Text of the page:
The Royal Australian Navy’s new Multi-role Aviation Training Vessel (MATV) MV Sycamore has passed sea trials. Following final vessel handover from builder Damen Shipyards Group, MV Sycamore will perform diverse training and support duties.
In addition to the more traditional elements of sea trials such as maneuvering and speed tests, the MV Sycamore was put through her paces with an extensive testing program of all on-board military systems, including testing of the air traffic radar, flight deck lighting and firefighting, flight deck communication systems and helicopter traverse installation procedures. All systems and processes of the vessel were accepted by representatives of the Commonwealth of Australia.
The chief role of the vessel will be to provide a training platform for all possible helicopter-related operations, such as helicopter deck landings and take off, helicopter (in-flight) refueling operations and air traffic control.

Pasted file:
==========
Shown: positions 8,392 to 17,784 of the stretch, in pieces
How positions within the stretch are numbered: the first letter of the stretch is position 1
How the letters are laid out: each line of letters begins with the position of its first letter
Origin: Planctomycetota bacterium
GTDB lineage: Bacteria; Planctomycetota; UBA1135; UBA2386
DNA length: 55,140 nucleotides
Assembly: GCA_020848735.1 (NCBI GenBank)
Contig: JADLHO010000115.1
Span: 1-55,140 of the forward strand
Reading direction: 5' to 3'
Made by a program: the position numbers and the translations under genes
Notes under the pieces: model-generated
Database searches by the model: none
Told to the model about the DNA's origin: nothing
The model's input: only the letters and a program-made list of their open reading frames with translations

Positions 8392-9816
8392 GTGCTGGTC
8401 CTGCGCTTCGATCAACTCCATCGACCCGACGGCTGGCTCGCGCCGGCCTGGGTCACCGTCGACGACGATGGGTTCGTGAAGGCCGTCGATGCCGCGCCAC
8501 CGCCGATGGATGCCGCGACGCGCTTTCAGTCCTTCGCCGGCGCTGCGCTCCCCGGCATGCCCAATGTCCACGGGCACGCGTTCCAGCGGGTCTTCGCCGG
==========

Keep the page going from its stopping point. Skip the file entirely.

“Based on Damen’s successful and proven OPV series, the MATV is a very versatile ship,” said Damen Sales Director Asia Pacific
, Roland Briene.
Damen’s versatile MATV design will enable the Royal Australian Navy to accomplish numerous other secondary tasks also. The MV Sycamore will be able to undertake torpedo and mine recovery operations, navigation training, dive support, Officer Sea Familiarization, target towing and consort duties as well as unmanned aerial vehicle support. Furthermore, the 94-meter-long vessel has a large storage capacity, which gives her the potential to be mobilized in humanitarian relief operations.
The coming weeks will see the MV Sycamore being prepared for her maiden voyage to her home port of Sydney, Australia, where she is expected to arrive at the end of May.
Addressing plans for the future of Damen’s activities in Australia, Briene said, “We are making headway towards our ambitions of building further vessels for the Australian Navy, having recently submitted out tender for the SEA 1180 Program. It is our intention to work in close concert with local industry for the project, building not only the required vessels, but a sustainable shipbuilding industry for Australia with
strong export potential.”